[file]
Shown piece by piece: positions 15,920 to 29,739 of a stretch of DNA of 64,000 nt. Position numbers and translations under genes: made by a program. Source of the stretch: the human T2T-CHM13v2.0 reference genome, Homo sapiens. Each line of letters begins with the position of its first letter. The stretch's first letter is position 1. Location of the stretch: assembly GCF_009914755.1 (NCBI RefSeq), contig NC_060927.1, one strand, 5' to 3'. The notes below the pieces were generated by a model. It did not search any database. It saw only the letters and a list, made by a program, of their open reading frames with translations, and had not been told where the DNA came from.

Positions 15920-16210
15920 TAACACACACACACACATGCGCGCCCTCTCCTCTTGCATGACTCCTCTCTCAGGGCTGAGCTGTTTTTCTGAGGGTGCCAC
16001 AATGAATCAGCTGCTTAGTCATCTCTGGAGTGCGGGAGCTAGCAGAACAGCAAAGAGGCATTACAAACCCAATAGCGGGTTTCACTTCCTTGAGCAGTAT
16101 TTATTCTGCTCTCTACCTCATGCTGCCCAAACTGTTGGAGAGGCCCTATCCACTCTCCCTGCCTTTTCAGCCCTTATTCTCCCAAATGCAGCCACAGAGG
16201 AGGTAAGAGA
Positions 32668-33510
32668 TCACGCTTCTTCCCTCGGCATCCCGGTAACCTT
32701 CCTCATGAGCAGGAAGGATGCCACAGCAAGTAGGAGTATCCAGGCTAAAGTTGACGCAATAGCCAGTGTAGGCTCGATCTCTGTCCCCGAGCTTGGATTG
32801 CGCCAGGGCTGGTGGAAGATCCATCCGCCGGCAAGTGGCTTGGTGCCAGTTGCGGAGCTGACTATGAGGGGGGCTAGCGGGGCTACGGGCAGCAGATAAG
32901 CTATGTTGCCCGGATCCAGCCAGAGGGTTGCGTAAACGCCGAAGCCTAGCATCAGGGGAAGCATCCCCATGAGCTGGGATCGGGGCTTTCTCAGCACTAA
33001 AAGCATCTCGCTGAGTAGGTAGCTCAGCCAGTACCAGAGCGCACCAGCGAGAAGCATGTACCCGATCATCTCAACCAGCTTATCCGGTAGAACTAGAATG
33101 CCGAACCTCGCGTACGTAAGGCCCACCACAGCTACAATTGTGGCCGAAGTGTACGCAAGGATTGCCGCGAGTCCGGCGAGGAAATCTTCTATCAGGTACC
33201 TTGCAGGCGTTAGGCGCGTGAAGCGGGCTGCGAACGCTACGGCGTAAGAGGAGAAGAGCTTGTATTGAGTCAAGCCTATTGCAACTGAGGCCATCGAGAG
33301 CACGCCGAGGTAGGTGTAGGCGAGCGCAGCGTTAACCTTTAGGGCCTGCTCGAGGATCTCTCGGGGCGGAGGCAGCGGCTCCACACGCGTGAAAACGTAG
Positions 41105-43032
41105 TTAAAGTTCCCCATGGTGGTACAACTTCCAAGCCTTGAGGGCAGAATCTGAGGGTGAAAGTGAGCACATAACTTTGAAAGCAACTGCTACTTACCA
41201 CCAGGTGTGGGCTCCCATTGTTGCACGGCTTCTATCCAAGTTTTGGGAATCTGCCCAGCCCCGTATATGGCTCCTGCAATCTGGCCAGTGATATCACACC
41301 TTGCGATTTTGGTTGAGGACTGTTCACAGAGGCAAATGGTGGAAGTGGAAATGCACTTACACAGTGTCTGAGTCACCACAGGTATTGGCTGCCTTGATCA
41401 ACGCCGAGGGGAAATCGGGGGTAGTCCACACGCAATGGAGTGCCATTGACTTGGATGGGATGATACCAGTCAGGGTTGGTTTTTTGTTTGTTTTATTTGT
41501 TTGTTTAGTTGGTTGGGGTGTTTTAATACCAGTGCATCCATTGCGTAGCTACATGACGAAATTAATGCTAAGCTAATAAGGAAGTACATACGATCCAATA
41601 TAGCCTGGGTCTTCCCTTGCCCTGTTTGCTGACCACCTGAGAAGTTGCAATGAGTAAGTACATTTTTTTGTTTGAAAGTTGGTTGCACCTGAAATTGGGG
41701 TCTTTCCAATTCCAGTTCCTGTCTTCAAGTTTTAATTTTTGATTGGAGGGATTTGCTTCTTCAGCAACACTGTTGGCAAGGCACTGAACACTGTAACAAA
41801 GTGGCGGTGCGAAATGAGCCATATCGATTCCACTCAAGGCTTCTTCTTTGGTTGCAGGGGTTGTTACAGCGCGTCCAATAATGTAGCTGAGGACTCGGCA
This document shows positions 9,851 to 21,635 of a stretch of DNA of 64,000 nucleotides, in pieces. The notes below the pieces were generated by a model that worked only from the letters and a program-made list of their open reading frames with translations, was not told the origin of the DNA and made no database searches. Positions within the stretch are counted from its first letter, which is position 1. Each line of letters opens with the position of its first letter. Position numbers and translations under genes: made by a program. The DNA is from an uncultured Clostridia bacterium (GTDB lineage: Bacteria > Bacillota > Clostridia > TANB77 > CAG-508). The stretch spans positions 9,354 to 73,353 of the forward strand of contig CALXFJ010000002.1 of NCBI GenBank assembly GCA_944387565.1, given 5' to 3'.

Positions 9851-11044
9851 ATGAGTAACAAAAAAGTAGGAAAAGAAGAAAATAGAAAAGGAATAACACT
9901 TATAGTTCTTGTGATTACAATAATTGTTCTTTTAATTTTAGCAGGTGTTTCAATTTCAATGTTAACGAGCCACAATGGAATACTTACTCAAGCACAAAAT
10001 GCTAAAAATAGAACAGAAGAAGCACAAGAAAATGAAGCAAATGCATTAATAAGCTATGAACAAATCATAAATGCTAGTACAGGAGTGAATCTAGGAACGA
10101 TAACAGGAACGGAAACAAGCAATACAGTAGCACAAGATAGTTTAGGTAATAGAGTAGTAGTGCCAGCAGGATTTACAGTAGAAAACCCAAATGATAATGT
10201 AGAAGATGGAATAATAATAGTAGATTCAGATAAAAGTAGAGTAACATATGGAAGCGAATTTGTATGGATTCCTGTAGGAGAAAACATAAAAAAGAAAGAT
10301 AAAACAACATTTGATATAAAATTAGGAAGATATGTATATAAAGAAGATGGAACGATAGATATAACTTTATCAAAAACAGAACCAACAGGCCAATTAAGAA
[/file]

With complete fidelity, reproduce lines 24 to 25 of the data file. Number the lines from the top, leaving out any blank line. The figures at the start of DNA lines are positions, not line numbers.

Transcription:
41801 GTGGCGGTGCGAAATGAGCCATATCGATTCCACTCAAGGCTTCTTCTTTGGTTGCAGGGGTTGTTACAGCGCGTCCAATAATGTAGCTGAGGACTCGGCA
This document shows positions 9,851 to 21,635 of a stretch of DNA of 64,000 nucleotides, in pieces. The notes below the pieces were generated by a model that worked only from the letters and a program-made list of their open reading frames with translations, was not told the origin of the DNA and made no database searches. Positions within the stretch are counted from its first letter, which is position 1. Each line of letters opens with the position of its first letter. Position numbers and translations under genes: made by a program. The DNA is from an uncultured Clostridia bacterium (GTDB lineage: Bacteria > Bacillota > Clostridia > TANB77 > CAG-508). The stretch spans positions 9,354 to 73,353 of the forward strand of contig CALXFJ010000002.1 of NCBI GenBank assembly GCA_944387565.1, given 5' to 3'.